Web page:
• Chronic kidney disease and obesity in Ireland: comparison of self-reported coronary artery disease in population study with clinic attendees.

      Lannin, U; Vaughan, C; Perry, I J; Browne, G (Irish Medical Journal, 2015-02)
      Obesity is a growing issue in Ireland. The link between obesity, CKD and CAD has not previously been described in the Irish population. The prevalence of obesity and CKD was compared across 3 groups: population based estimates with self-reported CAD, population based estimates without self-reported CAD (SLAN-07) and a random selection of cardiology outpatients with CAD. The SLAN-07 is a representative survey of 1207 randomly selected participants ≥ 45 years. Validated methods measured parameters including waist circumference, blood pressure and markers of renal function specifically glomerular filtration rate (eGFR) and albumin: creatinine ratio. The Cardiology clinic surveyed a random selection of 126 participants ≥ 45 years with CAD. Similar parameters were measured using the validated methods utilised in SLAN-07 study. Prevalence of obesity and renal disease was significantly higher in both CAD groups. At population level, risk factors were modelled using logistic regression to compare odds of participants with self-reported CAD with those without. Age, hypertension, obesity, elevated waist circumference, renal disease and diabetes are significantly associated with existing CAD. Obesity and CKD are more frequent in patients with CAD. Routine evaluation is essential to facilitate more intensive management of these risk factors.
    • The Intensity of QuantiFERON TB-Gold Response does not Differentiate Active from Latent Tuberculosis

      F Khan, F; Cotter, O; Kennedy, B; Clair, J; O’Connor, B; Collins, J; Curran, D; O’Connor, T (Irish Medical Journal (IMJ), 2013-12)
      We analyzed positive QuantiFERON (QFT) assays, performed between July 2009 and April 2011 in the Mercy University Hospital, Cork, Ireland, which included, 94 patients with latent tuberculosis (LTBI) and 35 patients with active tuberculosis. There was no difference in the intensity of response between patients with LTBI and active tuberculosis (p=0.1589). In patients with LTBI, there were no correlations between age (p=0.353), sex (p=0.476), smoking (p=0.323), contact (p=0.612), Mantoux response (p=0.055), Irish nationality (p=0.768), previous BCG vaccination (p=0.504), WCC (p=0.187), lymphocyte count (p=0.786), neutrophil count (p=0.157) and the intensity of QFT response. Similarly in patients with active TB, there were no correlations between these variables and QFT response. The intensity of QFT response does not help to differentiate active from LTBI. The intensity of QFT response is not influenced by age, sex, smoking, remoteness of contact history, Mantoux response, nationality, CXR abnormalities, BCG vaccination and peripheral lymphocyte count.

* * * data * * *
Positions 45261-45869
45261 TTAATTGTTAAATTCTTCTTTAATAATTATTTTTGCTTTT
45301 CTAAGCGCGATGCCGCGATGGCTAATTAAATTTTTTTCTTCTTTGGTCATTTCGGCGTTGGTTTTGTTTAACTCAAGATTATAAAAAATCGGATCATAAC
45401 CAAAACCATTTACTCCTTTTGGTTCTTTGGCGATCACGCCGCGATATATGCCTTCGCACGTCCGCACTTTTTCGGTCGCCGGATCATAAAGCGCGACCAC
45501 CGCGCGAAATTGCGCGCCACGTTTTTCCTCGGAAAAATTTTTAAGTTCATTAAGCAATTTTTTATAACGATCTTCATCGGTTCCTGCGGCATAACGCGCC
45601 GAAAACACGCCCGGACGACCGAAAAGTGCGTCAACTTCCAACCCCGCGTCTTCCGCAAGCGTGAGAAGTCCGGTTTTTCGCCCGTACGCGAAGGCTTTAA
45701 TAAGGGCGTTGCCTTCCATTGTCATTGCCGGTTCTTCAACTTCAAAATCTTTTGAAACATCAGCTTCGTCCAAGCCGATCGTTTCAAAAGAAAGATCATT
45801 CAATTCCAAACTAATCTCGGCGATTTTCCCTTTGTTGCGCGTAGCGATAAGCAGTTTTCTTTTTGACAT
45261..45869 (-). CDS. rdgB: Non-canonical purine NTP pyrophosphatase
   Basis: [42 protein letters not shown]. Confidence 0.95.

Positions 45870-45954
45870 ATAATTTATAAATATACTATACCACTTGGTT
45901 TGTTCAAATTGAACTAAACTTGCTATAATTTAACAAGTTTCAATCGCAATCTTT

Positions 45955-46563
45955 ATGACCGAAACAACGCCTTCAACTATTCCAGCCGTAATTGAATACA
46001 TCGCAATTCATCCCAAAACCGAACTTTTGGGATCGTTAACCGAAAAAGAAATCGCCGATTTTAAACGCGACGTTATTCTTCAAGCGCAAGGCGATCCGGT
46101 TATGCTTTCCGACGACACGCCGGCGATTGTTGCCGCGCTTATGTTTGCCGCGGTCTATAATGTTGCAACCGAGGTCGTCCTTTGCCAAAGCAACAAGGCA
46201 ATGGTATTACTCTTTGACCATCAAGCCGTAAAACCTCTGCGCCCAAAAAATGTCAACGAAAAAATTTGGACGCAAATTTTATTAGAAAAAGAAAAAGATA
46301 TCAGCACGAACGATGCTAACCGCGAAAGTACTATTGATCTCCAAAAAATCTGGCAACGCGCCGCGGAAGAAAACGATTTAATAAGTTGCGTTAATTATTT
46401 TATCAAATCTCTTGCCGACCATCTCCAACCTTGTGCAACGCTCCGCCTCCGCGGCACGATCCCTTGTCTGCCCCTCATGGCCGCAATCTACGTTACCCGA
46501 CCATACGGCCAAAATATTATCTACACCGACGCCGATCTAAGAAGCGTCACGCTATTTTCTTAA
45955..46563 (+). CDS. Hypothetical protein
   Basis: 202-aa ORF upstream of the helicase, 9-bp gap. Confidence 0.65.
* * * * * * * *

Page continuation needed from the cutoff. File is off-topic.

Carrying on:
• COPD exacerbations: a comparison of Irish data with European data from the ERS COPD audit

      Crinion, S; Cotter, O; Kennedy, B; O’Connor, B; Curran, DR; McCormack, S; McDonnell, T J; O’Connor, TM (Irish Medical Journal (IMJ), 2013-10)
      The European Respiratory Society COPD audit was a cross-sectional, multicentre study that analysed outcomes for COPD patients admitted to hospital with an exacerbation across Europe. We present the data on patients admitted to 11 Irish hospitals that participated in the audit. Among 237 patients (123 Male), the median age was 71 years and 79 (33%) patients were current smokers. 82 (35%) patients received high-flow oxygen before admission and 43 (18%) were cared for in a dedicated respiratory ward. 54 (23%) patients required ventilatory support. Median length of stay was 7 days, 98 (41%) patients were readmitted and 211 (89%) patients were alive at the 90 day follow up point. Irish patients were more likely to receive high-flow oxygen before admission, less likely to be managed in a dedicated respiratory ward and had a higher likelihood of readmission or death within 90 days than the European average.
    • Pancreatico pleural fistula an unusual complication of chronic pancreatitis

      Ferris, H; Buckley, M (Irish Medical Journal (IMJ), 2012-07)